"There will be no negotiations over this. The American people are not pawns in some political game. You don't get to demand some ransom in exchange for keeping the government running. You don't get to demand ransom in exchange for keeping the economy running. You don't get to demand ransom for doing your most basic job."

One analyst, University of Michigan business professor Erik Gordon, told VOA he thinks in the end both Mr. Obama and his Republican opponents in Congress will have to compromise on their policy goals in order to end the shutdown and increase the country's borrowing limit.

"I think at the last minute there will be some compromise because neither side can afford to be seen by the public as being intransigent. So the Republicans will have to give up and say, OK, we'll settle for fewer tax cuts than we asked for and the president is going to have to say, I'm going to make some bigger reductions (in spending) than I said I would make, because neither side can afford to have the blame pinned on them. They will move together and learn to live with each other one more time."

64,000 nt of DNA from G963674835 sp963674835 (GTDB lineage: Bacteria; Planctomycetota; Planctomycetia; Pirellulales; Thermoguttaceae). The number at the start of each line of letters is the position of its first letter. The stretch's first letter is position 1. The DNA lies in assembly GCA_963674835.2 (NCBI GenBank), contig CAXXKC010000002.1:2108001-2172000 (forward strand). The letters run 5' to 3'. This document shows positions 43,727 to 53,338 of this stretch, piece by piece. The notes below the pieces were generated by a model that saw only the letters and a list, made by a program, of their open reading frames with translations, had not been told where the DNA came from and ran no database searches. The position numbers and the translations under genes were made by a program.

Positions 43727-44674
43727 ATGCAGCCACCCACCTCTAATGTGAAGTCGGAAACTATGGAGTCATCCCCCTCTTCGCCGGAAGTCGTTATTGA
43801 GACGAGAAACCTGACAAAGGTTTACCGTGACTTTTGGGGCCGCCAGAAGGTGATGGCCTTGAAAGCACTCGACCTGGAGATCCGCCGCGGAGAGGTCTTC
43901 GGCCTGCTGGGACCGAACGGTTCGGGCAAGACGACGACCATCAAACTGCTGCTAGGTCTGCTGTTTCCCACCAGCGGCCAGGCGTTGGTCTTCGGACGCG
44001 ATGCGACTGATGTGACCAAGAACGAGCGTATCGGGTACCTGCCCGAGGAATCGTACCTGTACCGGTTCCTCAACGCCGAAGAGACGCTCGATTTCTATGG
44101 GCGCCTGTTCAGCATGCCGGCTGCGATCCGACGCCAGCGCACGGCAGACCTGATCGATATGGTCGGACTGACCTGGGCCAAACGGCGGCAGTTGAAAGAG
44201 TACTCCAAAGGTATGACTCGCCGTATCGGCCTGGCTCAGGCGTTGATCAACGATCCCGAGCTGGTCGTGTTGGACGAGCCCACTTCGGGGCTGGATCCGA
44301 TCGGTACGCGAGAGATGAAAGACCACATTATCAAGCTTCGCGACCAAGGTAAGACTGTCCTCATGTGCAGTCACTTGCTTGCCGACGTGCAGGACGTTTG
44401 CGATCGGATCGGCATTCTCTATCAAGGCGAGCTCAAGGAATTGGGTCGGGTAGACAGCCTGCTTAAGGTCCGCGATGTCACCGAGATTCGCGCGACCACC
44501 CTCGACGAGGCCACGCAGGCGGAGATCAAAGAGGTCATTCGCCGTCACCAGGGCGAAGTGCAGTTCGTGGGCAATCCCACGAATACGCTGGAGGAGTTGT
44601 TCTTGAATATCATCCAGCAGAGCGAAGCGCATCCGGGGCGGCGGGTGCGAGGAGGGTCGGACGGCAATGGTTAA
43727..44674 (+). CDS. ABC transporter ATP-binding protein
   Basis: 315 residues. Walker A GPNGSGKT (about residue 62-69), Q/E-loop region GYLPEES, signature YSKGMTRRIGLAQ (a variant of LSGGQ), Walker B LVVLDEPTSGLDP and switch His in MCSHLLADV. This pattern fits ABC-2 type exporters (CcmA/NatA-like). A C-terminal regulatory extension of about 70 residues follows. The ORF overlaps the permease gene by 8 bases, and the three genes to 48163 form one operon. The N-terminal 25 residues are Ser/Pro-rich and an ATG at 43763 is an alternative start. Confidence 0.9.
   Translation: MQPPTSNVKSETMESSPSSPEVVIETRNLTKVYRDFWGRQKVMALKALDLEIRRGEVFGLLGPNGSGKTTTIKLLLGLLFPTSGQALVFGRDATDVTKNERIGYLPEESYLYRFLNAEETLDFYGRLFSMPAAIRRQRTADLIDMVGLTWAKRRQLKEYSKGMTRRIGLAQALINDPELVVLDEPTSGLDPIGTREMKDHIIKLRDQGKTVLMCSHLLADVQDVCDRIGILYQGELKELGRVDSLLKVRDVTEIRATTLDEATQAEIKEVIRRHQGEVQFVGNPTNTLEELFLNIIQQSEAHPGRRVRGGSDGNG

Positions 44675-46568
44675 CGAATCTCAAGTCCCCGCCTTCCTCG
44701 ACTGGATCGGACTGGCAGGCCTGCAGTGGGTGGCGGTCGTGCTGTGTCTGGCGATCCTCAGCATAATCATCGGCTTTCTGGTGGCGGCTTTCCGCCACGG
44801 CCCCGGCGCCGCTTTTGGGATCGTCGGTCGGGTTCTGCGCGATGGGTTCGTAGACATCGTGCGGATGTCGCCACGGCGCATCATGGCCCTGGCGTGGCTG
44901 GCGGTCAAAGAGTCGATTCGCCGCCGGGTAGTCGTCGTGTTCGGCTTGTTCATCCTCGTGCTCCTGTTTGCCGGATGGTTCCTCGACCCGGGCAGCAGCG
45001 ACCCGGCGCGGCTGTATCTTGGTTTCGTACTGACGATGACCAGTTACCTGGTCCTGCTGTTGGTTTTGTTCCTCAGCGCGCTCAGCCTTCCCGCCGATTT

For the time being, however, no one knows just when that will be.

Featured Videos

Your JavaScript is turned off or you have an old version of Adobe's Flash Player. Get the latest Flash player.
Amnesty Accuses Saudi Coalition of ‘War Crimes’ in Yemeni
Henry Ridgwell
October 12, 2015 4:03 PM
The human rights group Amnesty International has accused the Saudi-led coalition of war crimes in airstrikes against Houthi rebels in Yemen. Henry Ridgwell reports the group says hundreds of civilians have been killed in strikes on residential areas.

Video Amnesty Accuses Saudi Coalition of ‘War Crimes’ in Yemen

The human rights group Amnesty International has accused the Saudi-led coalition of war crimes in airstrikes against Houthi rebels in Yemen. Henry Ridgwell reports the group says hundreds of civilians have been killed in strikes on residential areas.

Video No Resolution in Sight to US House Speaker Drama